Luminance and Pattern Keys
Keying is a powerful and essential feature on your video switchers. It's important to know the basics behind keying so you can really understand what is happening on your switcher when you use these features. We've talked about Chroma Keys, HERE, so now we want to highlight another similar switcher key: Luminance Keys.
Luminance keys another great keying tool are remarkably similar in relation to chroma keys, but instead of removing a color they remove and replacing it, this key is based on luminance. Also known as white vs black. With this key, pure white stays white and pure black is replaced by video. Everything in-between is transparent.
For example, if your main source is a camera and you wanted to add a GFX source that was white text with a black background, you could use that as your source and fill. The switcher would do the rest by removing the black and leaving white lyrics over your video. This is a great way of quickly adding lyrics to your stream feed without any special hardware. If you use ProPresenter you can either add a second output without a colored background or you can even use your stage display feed. We call this our cheat key. Up until the last year, it was a common way of building keys for lower budget video setups to getting lyrics onto a stream.
The negative of using a Luminance key with a single graphic source is darker shades. Let me explain. If you use black, such as a black letter border, or any black in the graphic design, then that black will also become transparent. It’s not possible in a single source key to have white lyrics with a black outline. This could make the lyrics disappear against your video at times making it hard to read.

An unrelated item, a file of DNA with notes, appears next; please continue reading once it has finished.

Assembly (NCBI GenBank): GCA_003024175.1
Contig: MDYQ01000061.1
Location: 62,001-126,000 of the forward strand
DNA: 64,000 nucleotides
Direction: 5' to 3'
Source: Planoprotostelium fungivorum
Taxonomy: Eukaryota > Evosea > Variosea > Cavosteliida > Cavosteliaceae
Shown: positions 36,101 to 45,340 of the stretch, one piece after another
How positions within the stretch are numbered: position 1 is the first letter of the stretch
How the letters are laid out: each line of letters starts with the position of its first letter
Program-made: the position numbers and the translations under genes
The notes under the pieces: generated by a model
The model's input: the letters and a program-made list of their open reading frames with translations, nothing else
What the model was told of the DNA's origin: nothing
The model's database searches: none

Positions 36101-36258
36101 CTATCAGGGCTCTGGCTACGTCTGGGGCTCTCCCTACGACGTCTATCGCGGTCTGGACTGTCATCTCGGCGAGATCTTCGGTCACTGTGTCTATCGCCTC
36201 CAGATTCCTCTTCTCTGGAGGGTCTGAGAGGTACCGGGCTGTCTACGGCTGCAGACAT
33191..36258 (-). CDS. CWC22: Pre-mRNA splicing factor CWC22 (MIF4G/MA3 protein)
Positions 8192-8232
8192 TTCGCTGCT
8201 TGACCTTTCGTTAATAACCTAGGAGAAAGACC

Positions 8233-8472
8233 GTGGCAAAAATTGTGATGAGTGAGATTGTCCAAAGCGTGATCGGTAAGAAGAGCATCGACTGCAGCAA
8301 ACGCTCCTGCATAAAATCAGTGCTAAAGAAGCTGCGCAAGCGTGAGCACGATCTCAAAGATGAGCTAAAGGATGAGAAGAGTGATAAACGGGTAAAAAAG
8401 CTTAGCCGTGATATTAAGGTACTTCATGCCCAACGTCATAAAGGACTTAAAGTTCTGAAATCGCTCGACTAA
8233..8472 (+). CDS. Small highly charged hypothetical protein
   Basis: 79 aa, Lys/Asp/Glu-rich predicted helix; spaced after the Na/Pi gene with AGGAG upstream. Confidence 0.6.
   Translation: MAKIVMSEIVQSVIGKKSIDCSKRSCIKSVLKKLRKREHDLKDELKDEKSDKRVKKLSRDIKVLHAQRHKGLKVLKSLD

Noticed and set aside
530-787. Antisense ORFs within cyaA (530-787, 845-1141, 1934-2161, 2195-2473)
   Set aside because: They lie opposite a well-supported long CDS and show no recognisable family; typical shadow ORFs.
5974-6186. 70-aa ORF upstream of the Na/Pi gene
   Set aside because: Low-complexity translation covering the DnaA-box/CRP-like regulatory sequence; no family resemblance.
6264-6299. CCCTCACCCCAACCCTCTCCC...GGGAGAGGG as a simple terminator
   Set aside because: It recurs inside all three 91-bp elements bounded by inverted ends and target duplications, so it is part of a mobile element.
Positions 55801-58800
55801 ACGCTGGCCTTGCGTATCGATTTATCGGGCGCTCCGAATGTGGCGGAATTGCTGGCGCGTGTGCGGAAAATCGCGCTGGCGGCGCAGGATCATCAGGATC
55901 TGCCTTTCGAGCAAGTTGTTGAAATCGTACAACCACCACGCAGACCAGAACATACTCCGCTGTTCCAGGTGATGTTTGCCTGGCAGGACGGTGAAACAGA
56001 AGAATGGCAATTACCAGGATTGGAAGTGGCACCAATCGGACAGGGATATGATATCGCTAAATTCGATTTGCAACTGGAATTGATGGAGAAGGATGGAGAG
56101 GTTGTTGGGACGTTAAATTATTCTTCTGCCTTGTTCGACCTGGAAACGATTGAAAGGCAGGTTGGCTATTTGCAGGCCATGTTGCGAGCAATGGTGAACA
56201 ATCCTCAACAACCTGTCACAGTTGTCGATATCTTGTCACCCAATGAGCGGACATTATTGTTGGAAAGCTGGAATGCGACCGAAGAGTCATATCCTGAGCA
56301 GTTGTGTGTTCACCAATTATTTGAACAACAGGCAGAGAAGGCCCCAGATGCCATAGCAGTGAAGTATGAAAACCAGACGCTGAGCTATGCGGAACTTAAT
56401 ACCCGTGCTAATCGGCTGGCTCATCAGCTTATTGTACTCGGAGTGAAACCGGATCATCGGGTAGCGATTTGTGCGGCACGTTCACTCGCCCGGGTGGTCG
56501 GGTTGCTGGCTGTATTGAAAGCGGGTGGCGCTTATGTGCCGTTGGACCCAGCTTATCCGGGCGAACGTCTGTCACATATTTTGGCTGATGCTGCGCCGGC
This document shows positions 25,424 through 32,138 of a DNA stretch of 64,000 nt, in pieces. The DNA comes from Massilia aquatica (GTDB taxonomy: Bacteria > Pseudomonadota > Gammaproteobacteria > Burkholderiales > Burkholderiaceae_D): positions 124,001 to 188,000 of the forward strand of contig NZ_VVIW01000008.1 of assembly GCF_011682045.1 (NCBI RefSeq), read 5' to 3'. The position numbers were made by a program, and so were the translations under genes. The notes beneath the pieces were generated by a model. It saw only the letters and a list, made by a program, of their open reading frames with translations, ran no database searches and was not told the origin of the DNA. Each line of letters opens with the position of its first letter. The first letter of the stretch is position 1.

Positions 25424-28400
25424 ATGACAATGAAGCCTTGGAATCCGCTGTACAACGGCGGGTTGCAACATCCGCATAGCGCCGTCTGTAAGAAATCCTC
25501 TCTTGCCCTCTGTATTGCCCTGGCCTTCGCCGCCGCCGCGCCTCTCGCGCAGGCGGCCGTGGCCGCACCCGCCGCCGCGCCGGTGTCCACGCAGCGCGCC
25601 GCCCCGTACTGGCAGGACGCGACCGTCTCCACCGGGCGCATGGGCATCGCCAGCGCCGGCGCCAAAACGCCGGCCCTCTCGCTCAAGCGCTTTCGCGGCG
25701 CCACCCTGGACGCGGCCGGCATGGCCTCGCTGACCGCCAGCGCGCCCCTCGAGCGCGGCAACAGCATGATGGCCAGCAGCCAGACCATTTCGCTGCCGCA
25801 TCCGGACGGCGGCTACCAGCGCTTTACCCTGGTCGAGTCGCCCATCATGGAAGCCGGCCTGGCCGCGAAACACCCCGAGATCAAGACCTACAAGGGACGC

If you need to be able to do more than white over black, another option that many switchers will provide as an alternative to using the Luminance key is the Pattern key. A pattern key allows you to take a single input source and cut it by using a preset pattern to overlay that source over another. The easiest way to think of this is like a pattern wipe transition. You adjust the space you want to overlay using cropping controls in the switcher until it cuts out what you don’t want and shows what you do want. A great way to use this is with a true rectangular lower third graphic. A pattern key can cut that lower third area and replace it with GFX over a camera feed very easily.
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